Anatomy of the compound eye of an insect
Arthropods such as this Calliphora vomitoria fly have compound eyes

A compound eye may consist of thousands of individual photoreceptor units or ommatidia (ommatidium, singular). The image perceived is a combination of inputs from the numerous ommatidia (individual "eye units"), which are located on a convex surface, thus pointing in slightly different directions. Compared with simple eyes, compound eyes possess a very large view angle, and can detect fast movement and, in some cases, the polarisation of light (Even the trained human eye can determine the orientation of polarized light which manifests in a phenomenon called Haidinger's brush.) Because the individual lenses are so small, the effects of diffraction impose a limit on the possible resolution that can be obtained (assuming that they do not function as phased arrays). This can only be countered by increasing lens size and number. To see with a resolution comparable to our simple eyes, humans would require very large compound eyes, around 11 m in radius.

Good fliers such as flies or honey bees, or prey-catching insects such as praying mantis or dragonflies, have specialised zones of ommatidia organised into a fovea area which gives acute vision. In the acute zone the eyes are flattened and the facets larger. The flattening allows more ommatidia to receive light from a spot and therefore higher resolution. The black spot that can be seen on the compound eyes of such insects, which always seems to look directly at the observer, is called a pseudopupil. This occurs because the ommatidia which one observes "head-on" (along their optical axes) absorb the incident light, while those to one side reflect it.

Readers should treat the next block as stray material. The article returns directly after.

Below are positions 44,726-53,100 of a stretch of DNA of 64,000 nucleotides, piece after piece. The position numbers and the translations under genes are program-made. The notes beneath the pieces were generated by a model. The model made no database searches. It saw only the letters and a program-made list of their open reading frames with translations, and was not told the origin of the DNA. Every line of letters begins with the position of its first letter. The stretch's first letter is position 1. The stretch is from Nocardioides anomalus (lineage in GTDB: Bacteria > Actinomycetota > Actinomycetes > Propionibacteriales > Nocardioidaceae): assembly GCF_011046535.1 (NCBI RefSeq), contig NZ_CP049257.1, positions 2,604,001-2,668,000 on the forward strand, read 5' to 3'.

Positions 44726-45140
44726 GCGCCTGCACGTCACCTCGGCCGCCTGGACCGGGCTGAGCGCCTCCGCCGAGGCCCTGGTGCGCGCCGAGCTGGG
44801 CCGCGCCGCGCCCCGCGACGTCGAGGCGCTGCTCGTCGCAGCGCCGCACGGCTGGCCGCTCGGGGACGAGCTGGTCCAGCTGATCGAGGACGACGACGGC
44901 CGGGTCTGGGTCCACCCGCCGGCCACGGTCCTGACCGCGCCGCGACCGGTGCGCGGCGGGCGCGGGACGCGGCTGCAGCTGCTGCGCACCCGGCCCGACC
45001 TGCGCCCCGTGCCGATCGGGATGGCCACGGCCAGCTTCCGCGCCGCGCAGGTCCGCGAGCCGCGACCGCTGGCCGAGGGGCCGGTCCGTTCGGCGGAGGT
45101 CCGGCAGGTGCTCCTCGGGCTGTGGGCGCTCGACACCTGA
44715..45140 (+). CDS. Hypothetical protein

The vitreous is the transparent, colourless, gelatinous mass that fills the space between the lens of the eye and the retina lining the back of the eye. It is produced by certain retinal cells. It is of rather similar composition to the cornea, but contains very few cells (mostly phagocytes which remove unwanted cellular debris in the visual field, as well as the hyalocytes of Balazs of the surface of the vitreous, which reprocess the hyaluronic acid), no blood vessels, and 98–99% of its volume is water (as opposed to 75% in the cornea) with salts, sugars, vitrosin (a type of collagen), a network of collagen type II fibres with the mucopolysaccharide hyaluronic acid, and also a wide array of proteins in micro amounts.

The pigment molecules used in the eye are various, but can be used to define the evolutionary distance between different groups, and can also be an aid in determining which are closely related – although problems of convergence do exist.

Opsins are the pigments involved in photoreception. Other pigments, such as melanin, are used to shield the photoreceptor cells from light leaking in from the sides. The opsin protein group evolved long before the last common ancestor of animals, and has continued to diversify since.